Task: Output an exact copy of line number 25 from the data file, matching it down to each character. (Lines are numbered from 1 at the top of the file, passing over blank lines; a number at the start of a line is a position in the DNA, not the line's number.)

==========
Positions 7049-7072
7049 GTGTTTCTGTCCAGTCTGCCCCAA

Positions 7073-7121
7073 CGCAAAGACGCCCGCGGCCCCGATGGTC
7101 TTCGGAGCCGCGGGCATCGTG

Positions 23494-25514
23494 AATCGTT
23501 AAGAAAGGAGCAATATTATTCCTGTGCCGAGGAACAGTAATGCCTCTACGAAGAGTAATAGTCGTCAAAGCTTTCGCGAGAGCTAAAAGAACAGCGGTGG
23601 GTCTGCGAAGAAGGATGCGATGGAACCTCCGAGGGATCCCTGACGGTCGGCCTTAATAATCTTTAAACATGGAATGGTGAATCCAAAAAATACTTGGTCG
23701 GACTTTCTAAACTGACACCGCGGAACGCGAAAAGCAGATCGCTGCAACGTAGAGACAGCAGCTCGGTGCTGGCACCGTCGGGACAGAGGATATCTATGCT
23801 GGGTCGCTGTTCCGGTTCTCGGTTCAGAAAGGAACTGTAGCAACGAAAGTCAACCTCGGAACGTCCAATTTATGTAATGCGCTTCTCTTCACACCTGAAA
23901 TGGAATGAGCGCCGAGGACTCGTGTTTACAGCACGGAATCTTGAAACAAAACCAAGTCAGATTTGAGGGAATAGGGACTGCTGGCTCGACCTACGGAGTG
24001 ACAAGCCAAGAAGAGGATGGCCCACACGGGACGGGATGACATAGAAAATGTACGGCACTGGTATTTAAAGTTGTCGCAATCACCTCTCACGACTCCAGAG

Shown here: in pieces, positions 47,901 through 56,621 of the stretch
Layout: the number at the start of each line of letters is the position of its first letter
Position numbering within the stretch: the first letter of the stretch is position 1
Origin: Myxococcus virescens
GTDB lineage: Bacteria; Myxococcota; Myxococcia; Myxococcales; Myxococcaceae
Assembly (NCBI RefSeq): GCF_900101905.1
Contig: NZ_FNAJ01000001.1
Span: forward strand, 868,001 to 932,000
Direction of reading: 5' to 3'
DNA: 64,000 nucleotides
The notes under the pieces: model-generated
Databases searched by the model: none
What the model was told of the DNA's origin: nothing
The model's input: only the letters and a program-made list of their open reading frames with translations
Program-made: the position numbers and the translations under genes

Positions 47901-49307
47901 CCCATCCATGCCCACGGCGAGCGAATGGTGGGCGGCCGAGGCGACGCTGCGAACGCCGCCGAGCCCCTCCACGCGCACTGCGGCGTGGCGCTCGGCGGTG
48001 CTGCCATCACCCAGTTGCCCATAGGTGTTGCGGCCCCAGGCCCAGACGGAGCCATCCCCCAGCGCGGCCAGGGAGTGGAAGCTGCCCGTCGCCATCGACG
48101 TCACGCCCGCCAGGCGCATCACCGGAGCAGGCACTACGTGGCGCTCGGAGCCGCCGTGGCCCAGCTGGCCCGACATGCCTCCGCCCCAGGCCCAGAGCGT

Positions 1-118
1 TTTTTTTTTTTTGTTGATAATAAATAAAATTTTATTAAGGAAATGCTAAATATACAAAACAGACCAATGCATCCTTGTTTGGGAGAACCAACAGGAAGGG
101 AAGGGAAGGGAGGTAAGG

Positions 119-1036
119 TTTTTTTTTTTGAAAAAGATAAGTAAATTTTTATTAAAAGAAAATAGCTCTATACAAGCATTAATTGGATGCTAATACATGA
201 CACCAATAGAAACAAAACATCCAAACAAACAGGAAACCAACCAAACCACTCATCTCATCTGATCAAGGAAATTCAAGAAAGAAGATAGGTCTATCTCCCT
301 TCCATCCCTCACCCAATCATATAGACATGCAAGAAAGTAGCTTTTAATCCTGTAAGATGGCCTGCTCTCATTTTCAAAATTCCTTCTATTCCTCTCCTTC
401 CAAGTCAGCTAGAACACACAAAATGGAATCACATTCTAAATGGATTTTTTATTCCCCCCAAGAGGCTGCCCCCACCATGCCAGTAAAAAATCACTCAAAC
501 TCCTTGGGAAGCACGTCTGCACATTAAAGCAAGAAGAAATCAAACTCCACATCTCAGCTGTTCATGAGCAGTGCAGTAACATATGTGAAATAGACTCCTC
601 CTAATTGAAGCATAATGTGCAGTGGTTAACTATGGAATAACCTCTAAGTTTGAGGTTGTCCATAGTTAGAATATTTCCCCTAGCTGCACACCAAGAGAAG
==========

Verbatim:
Databases searched by the model: none